DIODASSY.LEN - SHAPING A DIODE LASER BEAM
Diodassy is an example of combining two other systems to collimate the beam from an astigmatic diode laser. OSLO can accommodate astigmatic sources directly, without the need for an ancillary system that provides an approximate model. The example shows the use of spot diagrams and point-spread-function calculations. This file combines a diode-laser collimator (diodcoll.len), a cylindrical lens, and an anamorphic prism assembly (anaprism.len) to create an overall system that converts the light from a hypothetical diode laser having a beam divergence ratio of 3:1 and 10 microns of astigmatism into a collimated circular Gaussian beam having a wavefront quality of better than 0.25l. The diode is assumed to be single mode, and to have a numerical aperture in the xz plane of 0.3, and a numerical aperture in the yz plane of 0.1. The general layout of the system is as shown below. See diodcoll.len for additional information on the collimator and anaprism.len for additional information on the prism assembly.
*LENS DATA Astigmatic diode/prism assembly
|1||ELEMENT GRP||10.200000||2.500000 A||SF11||C *|
|8||Astig corr||--||4.000000||AIR||*||Astig corr|
|14||Prism assy||--||4.000000||AIR||*||Prism assy|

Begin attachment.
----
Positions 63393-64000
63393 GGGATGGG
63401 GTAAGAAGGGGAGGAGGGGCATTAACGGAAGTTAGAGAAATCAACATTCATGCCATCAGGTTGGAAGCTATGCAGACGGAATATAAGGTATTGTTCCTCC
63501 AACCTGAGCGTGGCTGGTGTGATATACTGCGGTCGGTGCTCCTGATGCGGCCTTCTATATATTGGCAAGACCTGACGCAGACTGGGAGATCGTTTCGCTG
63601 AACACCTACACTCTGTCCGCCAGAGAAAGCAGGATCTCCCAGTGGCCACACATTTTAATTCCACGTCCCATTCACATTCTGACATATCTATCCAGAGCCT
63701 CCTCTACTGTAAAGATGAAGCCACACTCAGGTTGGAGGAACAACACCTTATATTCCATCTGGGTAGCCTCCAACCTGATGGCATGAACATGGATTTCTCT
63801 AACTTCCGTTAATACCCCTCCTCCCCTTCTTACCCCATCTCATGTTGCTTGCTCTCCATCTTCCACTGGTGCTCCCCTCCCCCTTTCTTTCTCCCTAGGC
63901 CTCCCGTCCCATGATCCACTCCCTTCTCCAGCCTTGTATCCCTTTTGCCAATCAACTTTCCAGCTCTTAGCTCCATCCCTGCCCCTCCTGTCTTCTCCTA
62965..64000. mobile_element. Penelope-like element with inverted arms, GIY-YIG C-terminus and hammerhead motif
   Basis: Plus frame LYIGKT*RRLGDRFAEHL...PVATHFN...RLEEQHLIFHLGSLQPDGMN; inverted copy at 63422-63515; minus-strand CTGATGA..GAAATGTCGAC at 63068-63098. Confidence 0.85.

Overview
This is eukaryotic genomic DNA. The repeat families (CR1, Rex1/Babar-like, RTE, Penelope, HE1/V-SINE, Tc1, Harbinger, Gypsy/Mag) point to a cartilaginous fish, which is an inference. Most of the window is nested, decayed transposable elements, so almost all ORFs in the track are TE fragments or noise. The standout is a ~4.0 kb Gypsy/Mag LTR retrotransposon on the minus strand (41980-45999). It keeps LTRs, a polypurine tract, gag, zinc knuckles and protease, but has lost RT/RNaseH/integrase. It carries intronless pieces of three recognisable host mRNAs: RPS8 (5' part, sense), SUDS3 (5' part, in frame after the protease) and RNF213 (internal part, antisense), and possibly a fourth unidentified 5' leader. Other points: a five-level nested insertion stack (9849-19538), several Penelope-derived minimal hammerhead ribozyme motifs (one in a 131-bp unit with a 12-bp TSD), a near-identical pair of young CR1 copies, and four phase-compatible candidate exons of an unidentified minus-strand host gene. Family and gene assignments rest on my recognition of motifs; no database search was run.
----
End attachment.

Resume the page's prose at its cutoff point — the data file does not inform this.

|16||Out window||--||4.000000||AIR||Out window|
The astigmatism of the source is listed as the general operating condition sasd on the general operating conditions, as shown below. The value is the distance between the apparent source locations in the yz and xz meridians, 0.01 millimeters in the present example.
*OPERATING CONDITIONS: GENERAL
|Source astigmatic dist:||0.010000||Ray aiming mode:||Aplanatic|
The numerical aperture of the system is listed as 0.3 on the surface data spreadsheet. This tacitly assumes that the beam is circular. The ellipticity of the beam is indicated in the spot diagram operating conditions, since that is the place where it is important.
The spot size in the y-direction is called ssy, and the spot size in the xdirection is called ssx. Since the diode aperture is specified in NA, the spot size must be given as ss = th*tan(asin(NA)). Which yields ssy = .159, ssx = .496. The data below show the results of a spot diagram. Note that since the system is afocal, the spot data appears in angular measure (radians). Note also that the spot is much larger in the x direction than the y direction, as confirmed by the plot.
*SPOT DIAGRAM: MONOCHROMATIC APODIZED APDIV 11.050000 WAVELENGTH 1 WAV WEIGHTS: WW1 1.000000 GAU SSY SSX 0.100000 0.300000 NUMBER OF RAYS TRACED: WV1 96 PER CENT WEIGHTED RAY TRANSMISSION: 6.532767 *SPOT SIZES RAY TRANSMISSION:
|GEO RMS YA||GEO RMS XA||GEO RMS RA||DIFFR LIMIT||CENTYA||CENTXA|
*WAVEFRONT RS WAVELENGTH 1
|PKVAL OPD||RMS OPD||STREHL RATIO||RSY||RSX||RSZ|
Spot diagrams only show the intersection points of rays with the image surface, not the ray weights. In the present case, the different ssx and ssy values put different weights on the rays (you can confirm this using the Calculate >> Display spot diagram command and selecting ray weights). The weights affect calculations such as energy distributions, and more particularly Fourier transforms, which are used to compute the intensity distribution in the emergent beam. The plot below shows the point spread function (i.e. the far-field intensity distribution) for the present system. The abscissa is in radians, since the evaluation is in afocal mode.